3 factors for implementing contact tracing in the workplace

As businesses plan to return to the office, CIOs need to develop a contact tracing strategy for a safe working environment.

man with mask office after covid coronavirus social distancing by martin dm getty images
Martin DM / Getty Images

The COVID-19 pandemic has raged on now for several months with the majority of employees having shifted to working from home.  Even with cases rising in some parts of the country, many business leaders are starting to think about bringing employees back to the office.  The “when” will likely be decided by a combination of human resources and the CEO but the “how” will fall on the squarely on the already overworked shoulders of the CIO as technology will make a return to the workplace safe and possible.

Businesses will be aggressive

To get a better understanding of the timeline, my research firm, ZK Research, recently ran a Work From Home Survey and asked the respondents, “After the stay at home orders are lifted, when will a critical mass of office workers be back in the physical office?”  The results showed that most businesses will be aggressive although return will not be immediate. Only 7% said most workers would return to the office within 30 days, while 20% were planning for 1-2 months and another 35% said it would be 3-4 months.  That’s 62% of companies planning to bring back a critical mass of workers back into offices in four months or less.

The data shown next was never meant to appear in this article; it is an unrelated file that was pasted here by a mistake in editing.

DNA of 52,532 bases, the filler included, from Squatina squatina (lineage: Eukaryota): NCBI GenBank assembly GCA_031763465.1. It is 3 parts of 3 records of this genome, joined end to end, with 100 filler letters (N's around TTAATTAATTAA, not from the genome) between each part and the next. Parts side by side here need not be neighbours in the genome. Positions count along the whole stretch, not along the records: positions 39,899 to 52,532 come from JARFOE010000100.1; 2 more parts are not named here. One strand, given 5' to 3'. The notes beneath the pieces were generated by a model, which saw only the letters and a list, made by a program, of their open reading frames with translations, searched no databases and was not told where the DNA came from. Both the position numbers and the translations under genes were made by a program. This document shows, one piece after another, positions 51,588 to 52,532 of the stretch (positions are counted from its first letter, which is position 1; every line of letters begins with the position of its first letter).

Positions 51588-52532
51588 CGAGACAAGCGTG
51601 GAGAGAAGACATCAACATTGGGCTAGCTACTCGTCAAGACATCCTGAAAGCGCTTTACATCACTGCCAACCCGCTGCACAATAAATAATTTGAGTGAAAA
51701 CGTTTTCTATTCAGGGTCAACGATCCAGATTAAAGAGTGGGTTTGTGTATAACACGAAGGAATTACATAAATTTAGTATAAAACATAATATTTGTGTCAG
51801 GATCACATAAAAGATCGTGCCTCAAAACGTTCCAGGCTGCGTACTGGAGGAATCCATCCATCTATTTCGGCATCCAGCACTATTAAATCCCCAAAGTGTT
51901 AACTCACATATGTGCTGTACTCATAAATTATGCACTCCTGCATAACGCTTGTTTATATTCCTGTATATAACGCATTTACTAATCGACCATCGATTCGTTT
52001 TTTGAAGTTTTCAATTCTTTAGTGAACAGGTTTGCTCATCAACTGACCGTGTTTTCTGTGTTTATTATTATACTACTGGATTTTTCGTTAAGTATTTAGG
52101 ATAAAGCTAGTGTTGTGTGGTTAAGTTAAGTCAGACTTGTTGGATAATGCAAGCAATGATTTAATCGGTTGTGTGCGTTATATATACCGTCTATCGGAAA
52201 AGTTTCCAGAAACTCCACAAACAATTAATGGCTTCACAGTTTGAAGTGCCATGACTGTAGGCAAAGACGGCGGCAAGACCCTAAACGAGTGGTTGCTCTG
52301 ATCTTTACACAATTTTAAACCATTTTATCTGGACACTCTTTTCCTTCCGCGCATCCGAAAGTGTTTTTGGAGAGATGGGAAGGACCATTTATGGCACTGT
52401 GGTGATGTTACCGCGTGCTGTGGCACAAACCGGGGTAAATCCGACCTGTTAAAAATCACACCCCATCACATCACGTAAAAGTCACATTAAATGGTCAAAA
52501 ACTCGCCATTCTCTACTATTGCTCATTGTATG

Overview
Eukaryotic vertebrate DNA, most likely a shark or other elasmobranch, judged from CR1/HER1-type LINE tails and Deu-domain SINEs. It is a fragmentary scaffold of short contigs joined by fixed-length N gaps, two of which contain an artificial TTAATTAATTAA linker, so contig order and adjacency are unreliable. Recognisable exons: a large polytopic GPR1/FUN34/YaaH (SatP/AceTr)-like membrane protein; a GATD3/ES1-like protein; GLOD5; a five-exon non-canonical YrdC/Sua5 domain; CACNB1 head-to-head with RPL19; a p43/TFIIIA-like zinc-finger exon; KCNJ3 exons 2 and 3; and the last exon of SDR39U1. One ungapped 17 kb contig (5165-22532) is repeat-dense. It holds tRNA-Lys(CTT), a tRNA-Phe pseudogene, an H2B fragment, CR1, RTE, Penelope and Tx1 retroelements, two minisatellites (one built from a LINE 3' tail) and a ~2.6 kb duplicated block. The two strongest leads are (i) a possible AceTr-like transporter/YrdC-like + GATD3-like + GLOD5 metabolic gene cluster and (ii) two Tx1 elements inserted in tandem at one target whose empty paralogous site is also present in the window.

Once workers are back, most will implement social distancing and take other precautions, but many will look to implement contact tracing as a way of understanding when infected people came in contact with others. Deploying contact tracing within the enterprise will involve network services, mobile technology and communications tools. To help technology and business leaders understand and prepare for contact tracing, cloud communications and contact center vendor Avaya recently held a virtual contact tracing leadership forum that was moderated by Chris Luxford from the consulting organization The Aspire! Group and included speakers from the Center for Disease Control & Prevention (CDC), the National Academy for State Health Policy (NASHP), the United States of Care and Avaya.

How contact tracing slows the spread of COVID-19

The first speaker, Romni Neiman from CDC explained the process of contact tracing, which includes reaching out to notify people of possible exposure and provide health, education and guidance on how to stop the transmission of the virus. The goal of contact tracing is to identify people that were in close contact (within six feet) with infected individuals for 15 minutes or more two days prior to symptom onset or two days prior to the test if the person is asymptomatic.  

Contact tracing and the related case investigation is supported through digital tools that can enhance program functionality in a number of areas.  This includes surveillance systems in case management, contact tracing data management, active monitoring during isolation and quarantine and collaboration tools. The CDC has a list of digital contract tracing tools on its website and provides information to allow state and local health jurisdictions and businesses to compare the various types of tools.

Corey Butler, also of the CDC, explained how businesses can help with contact tracing by providing timely information about the work environment and potential contacts and exposures when requested by the health department. The CDC does recommend appointing a designated workplace coordinator to serve as the liaison to the health department. Butler admitted the CDC may not reach out to all employers, but businesses can be proactive as a coordinated approach works better.

Three factors to consider for contact tracing

As businesses plan on bringing people back to the office, implementing some element of contact tracing is key to creating a safe working environment.  A good way to implement contact tracing is to consider the following factors:

To continue reading this article register now

Download CIO's Winter 2021 digital issue: Supercharging IT innovation